2016 Favourites – Part 1

Here it goes for another year. I had a wonderful year of 2016, when it comes to building a better collection of fountain pens and fountain pen inks.

In general, my preference for any pen or ink did not change much. Compared to 2015, I did not aggressively expand my collection by trying a variety of models from different brands. Instead, I was mainly focusing on adding the ones that mostly meet what I prefer already, and exploring whether the other new features are worth the investment.

2016 was also an amazing year for me to get more experiences from the pen shows. The Toronto pen show was as great as usual. But last summer, the DC Supershow was a brand new experience, and a really good one. Being one of the largest pen shows in the world, the DC Supershow opened the door to a whole new world for me. The scale of the pen show and the huge varieties of pens and inks really were outstanding. I had a great time there meeting people across the globe that share the same hobby. Pen shows give the unique environment that all the pen lovers can come together to talk about what the current trend is, express their opinions on certain pens or inks, and have the chance to try out a few pens from other people’s collections.

My top 10 fountain pens for 2016:

  1. Montblanc Meisterstück Solitaire Tribute to the Mont Blanc Classique (18K, F)
  2. Montblanc Bohème Blanche (18K, F)
  3. Pelikan Souverän M805 Vibrant Blue (18K, F)
  4. Pelikan Souverän M1000 Black-Green (18K, F)
  5. Graf von Faber-Castell Intuition Platino Grenadilla (18K, F)
  6. Montblanc Meisterstück 149 (18K, M)
  7. Omas Ogiva Alba Violet (14K, F extra flessibile)
  8. Aurora Optima Mare (18K, M)
  9. Pelikan Souverän M400 Tortoiseshell-White (14K, F)
  10. Lamy 2000 Stainless Steel (14K, M)

From this list, you may be able to tell the certain characteristics of a pen that I enjoy. In general, I love piston filling fountain pens that have springy nibs. In addition, while it’s not absolutely necessary, I do appreciate it when the pen has a decent weight and size. Therefore you can see that these pens have most of the preferences matched. These are the pens that I pick up the most often. I find them not only outstanding when it comes to the writing performance, but also very appealing to the eyes. In most cases, they are quite easy to be cleaned and maintained as well.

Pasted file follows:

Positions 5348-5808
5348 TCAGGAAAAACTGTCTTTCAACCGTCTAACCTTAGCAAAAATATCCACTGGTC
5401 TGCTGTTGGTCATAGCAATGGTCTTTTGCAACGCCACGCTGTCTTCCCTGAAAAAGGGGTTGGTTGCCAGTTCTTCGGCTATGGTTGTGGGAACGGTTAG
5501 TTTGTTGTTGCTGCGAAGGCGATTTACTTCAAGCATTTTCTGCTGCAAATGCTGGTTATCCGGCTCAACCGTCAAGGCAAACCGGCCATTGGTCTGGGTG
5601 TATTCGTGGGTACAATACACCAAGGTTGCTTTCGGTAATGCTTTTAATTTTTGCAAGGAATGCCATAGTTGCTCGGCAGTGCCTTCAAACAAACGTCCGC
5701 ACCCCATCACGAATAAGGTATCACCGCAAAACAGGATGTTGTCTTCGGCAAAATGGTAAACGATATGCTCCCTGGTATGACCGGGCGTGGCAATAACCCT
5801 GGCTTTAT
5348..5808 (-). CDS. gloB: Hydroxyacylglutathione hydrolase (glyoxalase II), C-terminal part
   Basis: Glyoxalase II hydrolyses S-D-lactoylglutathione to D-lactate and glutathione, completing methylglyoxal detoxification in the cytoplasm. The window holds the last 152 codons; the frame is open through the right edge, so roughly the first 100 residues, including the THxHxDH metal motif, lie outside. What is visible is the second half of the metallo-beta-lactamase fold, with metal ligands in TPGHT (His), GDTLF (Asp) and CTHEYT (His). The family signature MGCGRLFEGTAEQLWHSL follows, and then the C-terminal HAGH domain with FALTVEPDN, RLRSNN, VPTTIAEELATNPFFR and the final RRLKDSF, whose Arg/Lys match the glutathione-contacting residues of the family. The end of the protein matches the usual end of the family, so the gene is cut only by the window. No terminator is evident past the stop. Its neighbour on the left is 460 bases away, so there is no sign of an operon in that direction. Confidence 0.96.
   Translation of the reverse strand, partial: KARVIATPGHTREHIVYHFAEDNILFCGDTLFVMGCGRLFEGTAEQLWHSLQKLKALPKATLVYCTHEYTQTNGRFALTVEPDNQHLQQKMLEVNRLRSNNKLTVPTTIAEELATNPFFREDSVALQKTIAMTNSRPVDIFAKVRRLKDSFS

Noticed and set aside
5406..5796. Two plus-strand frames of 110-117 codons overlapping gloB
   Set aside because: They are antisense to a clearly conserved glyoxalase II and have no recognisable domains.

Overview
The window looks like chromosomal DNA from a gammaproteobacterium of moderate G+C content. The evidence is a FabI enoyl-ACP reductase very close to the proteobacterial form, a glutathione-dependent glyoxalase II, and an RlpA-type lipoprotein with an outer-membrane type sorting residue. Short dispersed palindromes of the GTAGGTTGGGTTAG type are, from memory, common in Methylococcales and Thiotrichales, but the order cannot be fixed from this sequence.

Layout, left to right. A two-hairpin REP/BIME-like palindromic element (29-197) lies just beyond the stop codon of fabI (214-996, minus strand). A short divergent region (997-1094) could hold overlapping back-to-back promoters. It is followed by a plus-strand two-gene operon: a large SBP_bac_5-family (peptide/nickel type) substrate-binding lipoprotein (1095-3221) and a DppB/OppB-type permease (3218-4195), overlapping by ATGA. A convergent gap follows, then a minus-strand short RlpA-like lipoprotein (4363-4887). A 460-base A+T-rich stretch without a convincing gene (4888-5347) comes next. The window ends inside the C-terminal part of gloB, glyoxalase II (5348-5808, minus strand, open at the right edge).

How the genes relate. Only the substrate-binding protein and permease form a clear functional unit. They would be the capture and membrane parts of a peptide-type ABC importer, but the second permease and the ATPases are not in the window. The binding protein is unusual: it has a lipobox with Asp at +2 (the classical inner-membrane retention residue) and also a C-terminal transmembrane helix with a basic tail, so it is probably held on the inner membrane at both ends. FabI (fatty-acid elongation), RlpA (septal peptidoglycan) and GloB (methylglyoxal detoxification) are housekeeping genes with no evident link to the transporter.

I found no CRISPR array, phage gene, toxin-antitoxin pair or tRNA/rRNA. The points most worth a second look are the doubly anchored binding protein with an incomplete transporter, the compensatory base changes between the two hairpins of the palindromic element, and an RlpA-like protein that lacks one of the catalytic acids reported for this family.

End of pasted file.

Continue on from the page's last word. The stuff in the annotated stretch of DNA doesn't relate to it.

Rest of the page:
Compared to the list from 2015, you may find that most of the pens from that list no longer show up here. It’s not that my preferences had changed significantly; it’s because during the last year, I acquired new pens that are often similar models, compared to what I had already owned, but quite improved in many areas.

The best example is the number one on the list, the Montblanc Meisterstück Solitaire Tribute to the Mont Blanc Classique. The resin version Classique Platinum Line was on the previous list, but this new one is better in almost all aspects. Perhaps the only thing I don’t like about this pen is that it accepts standard international ink cartridges only. But everything else is perfect. The 18K gold fine nib writes super smoothly without lacquered finish and the detailed engravings on the grip section make it a really beautiful pen. The extra weight from the metal construction lets the pen sit extremely comfortably in the hand.

The second place goes to the Montblanc Bohème Blanche. I love this pen pretty much for the same reason as the last one. The smooth and springy 18K gold fine nib, the beautiful white lacquered barrel and cap, and the decent weight all make this pen so wonderful. What’s also interesting is its retractable nib design. It’s not just simply a fountain pen, but also a piece of art.

The Pelikan Souverän M805 fountain pen gets the third place. For any particular pen model, I only allow one entry into the top 10. While I love all my Pelikan Souverän M800/M805 pens, the M805 Vibrant Blue is the favourite for this year. It’s hard to make a pen that will have an even prettier material. The balance between the transparency and the vibrancy is perfect.

Honourable Mentions:

These pens did not reach the top 10 of 2016. However, all of them are frequently included in my pen rotation, and each pen has very unique writing characteristics that I love.

My most favourite fountain pen releases in 2016:

  • Pelikan Souverän M805 Vibrant Blue
  • Pelikan Souverän M800 Grand Place
  • Lamy Safari Dark Lilac

My least favourite fountain pen releases in 2016:

  • Pelikan M120N Green-Black
  • Lamy Al-star Charged Green
  • Pelikan Classic M205 Blue-Marbled

This is going to be a very subjective topic, but the pens above are the ones that I consider as the best or the worst releases of 2016.

The Lamy Safari finally has a special edition in purple. The matte finish makes it even more attractive. I personally think the matte finish makes the Lamy Safari look much more refined and well made.

Both the Pelikan Souverän M805 Vibrant Blue and the M800 Grand Place were released earlier in 2016, with the Grand Place being only available in certain regions. I knew that I had to add them to my collection as soon as they were announced. Both pens do not carry the iconic design of the barrel with stripes. However, the special edition materials are very attractive. Being translucent means that I don’t have to guess how much ink is left in these piston fillers.